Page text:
Andrei Nikolayevich Bolkonsky
|War and Peace character|
|Created by||Leo Tolstoy|
|Full name||Andrei Nikolayevich Bolkonsky|
Nikolay Bolkonsky (father)|
Maria Bolkonskaya (sister)
Prince Andrei Nikolayevich Bolkonsky (Russian: Андрей Николаевич Болконский) is a fictional character in Leo Tolstoy's novel War and Peace. He is the son of famed Russian general Nikolai Bolkonsky, who raises Andrei and his sister Maria Bolkonskaya on a remote estate. Andrei is best friends with Pierre Bezukhov. He is based on Tolstoy's cousin Prince Sergey Volkonsky, who was a hero of the Napoleonic Wars and later a Decembrist.
Author Laura Jepsen explains that unlike "many of the other characters for whom the author found living prototypes, Prince Andrei is entirely fictitious".
Life and death
At the beginning of the novel, the handsome and intellectual Andrei, disillusioned with married life and finding his wife preoccupied with trivialities, becomes an officer in the Third Coalition against his idol, Napoleon Bonaparte. When he goes to war, he leaves his pregnant wife, Lise, at Bald Hills in the countryside with his father and sister.
Andrei is wounded at the Battle of Austerlitz. He has an epiphany while lying on the battlefield gazing up at the vastness of the blue sky, realising that he has the potential to be happy. Shortly afterwards, Andrei is rescued from the battlefield by Napoleon, who takes a liking to him. However, Prince Andrei is not listed among the dead or the officers taken prisoner, leading his father and sister to assume the worst. Neither inform Lise that he is unaccounted-for, fearing to cause her any anxiety in the final stages of her pregnancy. Andrei arrives, fully recovered, while his wife is in labour and sees her briefly before she dies in childbirth. The child, a boy, survives. Andrei, who, despite everything, had cared deeply for his wife (as he confides later to Pierre), is guilt-stricken and depressed. Completely disillusioned with his former wartime ambitions, Andrei spends the following few years at home, raising his son and serving under his father.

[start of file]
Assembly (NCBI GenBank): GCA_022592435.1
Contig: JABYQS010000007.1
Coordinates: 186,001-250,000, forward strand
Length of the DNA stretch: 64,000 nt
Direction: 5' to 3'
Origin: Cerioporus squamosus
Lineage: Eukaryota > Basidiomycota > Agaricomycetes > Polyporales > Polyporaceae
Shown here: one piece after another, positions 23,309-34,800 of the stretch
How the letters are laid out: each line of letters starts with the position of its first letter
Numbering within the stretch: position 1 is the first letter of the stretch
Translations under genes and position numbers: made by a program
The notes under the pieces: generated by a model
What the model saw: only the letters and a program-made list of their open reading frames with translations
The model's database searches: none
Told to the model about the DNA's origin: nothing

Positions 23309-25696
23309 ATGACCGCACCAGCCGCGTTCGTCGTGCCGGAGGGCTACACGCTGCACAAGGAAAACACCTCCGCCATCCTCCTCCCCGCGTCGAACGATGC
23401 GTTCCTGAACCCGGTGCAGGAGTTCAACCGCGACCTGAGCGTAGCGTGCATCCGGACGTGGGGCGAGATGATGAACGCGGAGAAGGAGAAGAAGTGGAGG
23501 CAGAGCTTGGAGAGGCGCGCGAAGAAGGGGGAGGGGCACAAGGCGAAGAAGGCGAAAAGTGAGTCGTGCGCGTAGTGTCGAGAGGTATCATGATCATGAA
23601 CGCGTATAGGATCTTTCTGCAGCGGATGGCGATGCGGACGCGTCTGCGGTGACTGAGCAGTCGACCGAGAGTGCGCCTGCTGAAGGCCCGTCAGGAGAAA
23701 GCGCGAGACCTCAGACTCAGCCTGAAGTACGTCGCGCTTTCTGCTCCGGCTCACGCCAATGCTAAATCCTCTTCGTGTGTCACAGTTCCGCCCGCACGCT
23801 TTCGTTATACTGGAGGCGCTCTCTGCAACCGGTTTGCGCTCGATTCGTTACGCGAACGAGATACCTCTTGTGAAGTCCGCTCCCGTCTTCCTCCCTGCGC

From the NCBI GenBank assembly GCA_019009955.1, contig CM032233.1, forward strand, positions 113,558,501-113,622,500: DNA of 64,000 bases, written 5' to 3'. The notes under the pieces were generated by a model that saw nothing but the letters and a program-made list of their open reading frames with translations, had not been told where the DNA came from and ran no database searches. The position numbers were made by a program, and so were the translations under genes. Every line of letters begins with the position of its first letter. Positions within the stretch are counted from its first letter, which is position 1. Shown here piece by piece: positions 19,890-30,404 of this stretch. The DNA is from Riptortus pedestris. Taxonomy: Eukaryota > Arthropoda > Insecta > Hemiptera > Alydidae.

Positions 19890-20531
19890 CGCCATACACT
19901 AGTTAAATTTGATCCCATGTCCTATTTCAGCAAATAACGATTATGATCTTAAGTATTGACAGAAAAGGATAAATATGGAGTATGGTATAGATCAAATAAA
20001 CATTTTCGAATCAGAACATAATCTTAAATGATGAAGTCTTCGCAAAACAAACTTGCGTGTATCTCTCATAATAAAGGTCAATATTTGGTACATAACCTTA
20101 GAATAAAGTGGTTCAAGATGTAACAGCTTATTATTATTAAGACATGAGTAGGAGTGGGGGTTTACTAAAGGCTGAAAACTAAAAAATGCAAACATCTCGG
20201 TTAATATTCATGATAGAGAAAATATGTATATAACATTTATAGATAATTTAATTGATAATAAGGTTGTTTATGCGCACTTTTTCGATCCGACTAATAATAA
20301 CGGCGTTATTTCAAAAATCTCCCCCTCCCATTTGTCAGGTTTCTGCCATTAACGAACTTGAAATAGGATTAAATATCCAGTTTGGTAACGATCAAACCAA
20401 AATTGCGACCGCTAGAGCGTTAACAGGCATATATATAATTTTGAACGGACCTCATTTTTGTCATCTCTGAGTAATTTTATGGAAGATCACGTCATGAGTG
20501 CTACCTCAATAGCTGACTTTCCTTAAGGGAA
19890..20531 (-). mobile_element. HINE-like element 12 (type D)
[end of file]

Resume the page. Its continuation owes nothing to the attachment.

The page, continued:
In 1809, Andrei is recalled to Petersburg, where he is formally introduced to Countess Natasha Rostova for the first time. Andrei wishes to marry Natasha, but his father expresses concern: he does not wish to see his son rush into a marriage with a woman half his age, and socially below him. Old Prince Bolkonsky demands that they wait a year before marrying. Andrei proposes marriage to Natasha, who happily accepts, though she is upset by the one-year wait. In the meantime Andrei decides to tour Europe.
In Andrei's absence however, Natasha develops an infatuation with the libertine Prince Anatole Kuragin. She breaks off the engagement with Andrei and plans to elope with Kuragin. Natasha is stopped by her cousin Sonya and Marya Dmitrievna, who suspect Anatole's intentions. They later find out from Pierre Bezukhov that Anatole is already secretly married to a Polish woman.
Andrei wants to take revenge on Kuragin, who flees after Pierre warns him. Not having found Kuragin and in the light of Napoleon's 1812 invasion, he decides to join the army again. When Kutuzov is appointed commander-in-chief, he offers Andrei a position in his personal staff. Andrei declines as he is a well-liked regimental commander, considering his role there to be more important than what he could possibly accomplish as a staff officer.
During the Battle of Borodino he is hit by an exploding shell and seriously wounded in the stomach. While in agony, he sees Anatole, whose leg is amputated due to war wounds, and realizes that he has the capability to forgive both Anatole and Natasha, and that he still loves her. He is driven back to Moscow, where Sonya (Natasha's cousin) notices him when the Rostovs are helping transport wounded soldiers. Eventually, Natasha discovers, and they are reunited. She tries to nurse him back to his health. Although Prince Andrei's wounds begin to heal and health slowly returns, he eventually loses the will to live and dies in Natasha's care.